David Monacchi: “Fragments of Extinction”, the sounds of vanishing nature

With the prospect of mass extinction in the news, it seems a good time to reflect on the loss of soundscapes. In Ireland, the corncrake and the curlew were once the background sounds of daily life; now they are nearly vanished.

I have posted before about nature recording artists such as Gordon Hempton and Chris Watson who have captured soundscapes in the natural world that one hopes will not vanish altogether. I came across David Monacchi and his Fragments of Extinction project.

Monacchi records (and streams) soundscapes from the dwindling number of intact, untouched forests around the world. What makes his work especially compelling is the clarity with which he illustrates how these ecosystems have a panoply of harmonious acoustic niches, across species and genera. The best way to get a sense is this short video:


2 Thoughts

  1. This is an extraordinary project. Thank you for sharing.
    Earlier this morning, as I sat with my coffee I nearly recorded the sound of the songbird outside my patio window. She is there each morning, and today has been joined by friends. Urban soundscapes or those on the edges, like my songbird over the sound of distant traffic are wonderful in their own ways, but the clarity of the Monacchi recordings and others is striking and delightfully foreign, touching the primal within us I suppose.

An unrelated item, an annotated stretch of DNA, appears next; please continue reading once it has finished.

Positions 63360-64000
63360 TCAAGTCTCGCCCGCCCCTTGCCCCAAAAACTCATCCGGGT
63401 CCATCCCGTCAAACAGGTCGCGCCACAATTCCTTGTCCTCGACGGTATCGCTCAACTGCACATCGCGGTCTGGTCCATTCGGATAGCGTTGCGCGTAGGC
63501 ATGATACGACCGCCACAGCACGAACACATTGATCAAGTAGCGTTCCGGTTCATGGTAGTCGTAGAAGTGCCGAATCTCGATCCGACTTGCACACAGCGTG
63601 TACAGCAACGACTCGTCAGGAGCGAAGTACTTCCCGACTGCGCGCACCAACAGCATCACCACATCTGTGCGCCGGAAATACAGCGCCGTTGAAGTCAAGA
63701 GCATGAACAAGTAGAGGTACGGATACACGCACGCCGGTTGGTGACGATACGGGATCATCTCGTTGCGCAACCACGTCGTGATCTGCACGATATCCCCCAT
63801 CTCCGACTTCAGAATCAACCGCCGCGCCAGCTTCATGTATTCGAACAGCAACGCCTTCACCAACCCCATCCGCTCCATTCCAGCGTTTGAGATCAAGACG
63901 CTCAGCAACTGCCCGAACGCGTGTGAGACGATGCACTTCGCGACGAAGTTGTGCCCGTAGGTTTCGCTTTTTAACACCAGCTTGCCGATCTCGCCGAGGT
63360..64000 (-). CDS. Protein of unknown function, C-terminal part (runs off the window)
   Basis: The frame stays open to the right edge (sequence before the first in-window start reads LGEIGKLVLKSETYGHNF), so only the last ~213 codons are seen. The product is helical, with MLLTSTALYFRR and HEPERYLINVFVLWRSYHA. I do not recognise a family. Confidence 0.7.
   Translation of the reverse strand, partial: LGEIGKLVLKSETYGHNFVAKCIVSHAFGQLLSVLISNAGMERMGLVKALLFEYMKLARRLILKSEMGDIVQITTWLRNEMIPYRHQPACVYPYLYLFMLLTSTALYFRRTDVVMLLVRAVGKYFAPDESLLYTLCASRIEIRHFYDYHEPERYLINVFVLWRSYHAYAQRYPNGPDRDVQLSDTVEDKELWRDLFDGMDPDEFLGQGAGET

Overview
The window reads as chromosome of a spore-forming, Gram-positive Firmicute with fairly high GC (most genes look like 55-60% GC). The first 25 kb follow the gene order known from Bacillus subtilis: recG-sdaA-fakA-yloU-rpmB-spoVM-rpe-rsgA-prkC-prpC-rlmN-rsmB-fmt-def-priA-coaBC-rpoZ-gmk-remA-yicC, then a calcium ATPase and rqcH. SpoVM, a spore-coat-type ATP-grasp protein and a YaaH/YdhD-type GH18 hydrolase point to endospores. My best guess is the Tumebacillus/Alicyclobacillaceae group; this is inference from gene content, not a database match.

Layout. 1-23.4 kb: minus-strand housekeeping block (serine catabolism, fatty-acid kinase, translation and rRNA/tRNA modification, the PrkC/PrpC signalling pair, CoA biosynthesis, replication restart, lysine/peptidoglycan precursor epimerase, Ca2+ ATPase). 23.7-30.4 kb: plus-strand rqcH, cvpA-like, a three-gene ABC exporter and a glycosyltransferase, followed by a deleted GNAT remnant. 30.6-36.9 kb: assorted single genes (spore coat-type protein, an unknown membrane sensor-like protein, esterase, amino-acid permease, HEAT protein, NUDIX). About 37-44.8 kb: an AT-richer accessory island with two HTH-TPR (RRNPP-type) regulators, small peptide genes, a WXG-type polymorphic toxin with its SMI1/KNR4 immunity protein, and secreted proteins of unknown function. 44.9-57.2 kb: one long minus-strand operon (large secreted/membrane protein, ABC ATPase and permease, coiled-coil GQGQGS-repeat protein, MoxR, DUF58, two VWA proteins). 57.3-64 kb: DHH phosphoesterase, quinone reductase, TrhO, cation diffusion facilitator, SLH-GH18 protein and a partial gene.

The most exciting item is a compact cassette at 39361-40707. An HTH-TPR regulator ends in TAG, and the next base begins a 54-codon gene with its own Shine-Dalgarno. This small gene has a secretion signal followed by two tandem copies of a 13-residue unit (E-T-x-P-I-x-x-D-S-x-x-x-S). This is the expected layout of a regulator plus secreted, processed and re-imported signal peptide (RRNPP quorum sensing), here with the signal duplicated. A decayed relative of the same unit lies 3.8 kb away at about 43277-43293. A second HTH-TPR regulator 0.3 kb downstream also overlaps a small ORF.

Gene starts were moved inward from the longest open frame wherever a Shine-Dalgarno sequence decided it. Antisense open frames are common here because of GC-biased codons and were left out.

Thank you again!


    1. Thank you so much. I haven’t posted on these themes in a while. I highly recommend Gordon Hempton’s book, which is a very human scale approach to these issues. There is also a movie called “Silence” (not the Scorsese one, but an Irish/German production from a few years back about a sound recordist from the Donegal Gaeltacht and his return home from exile) which is worth seeking out…


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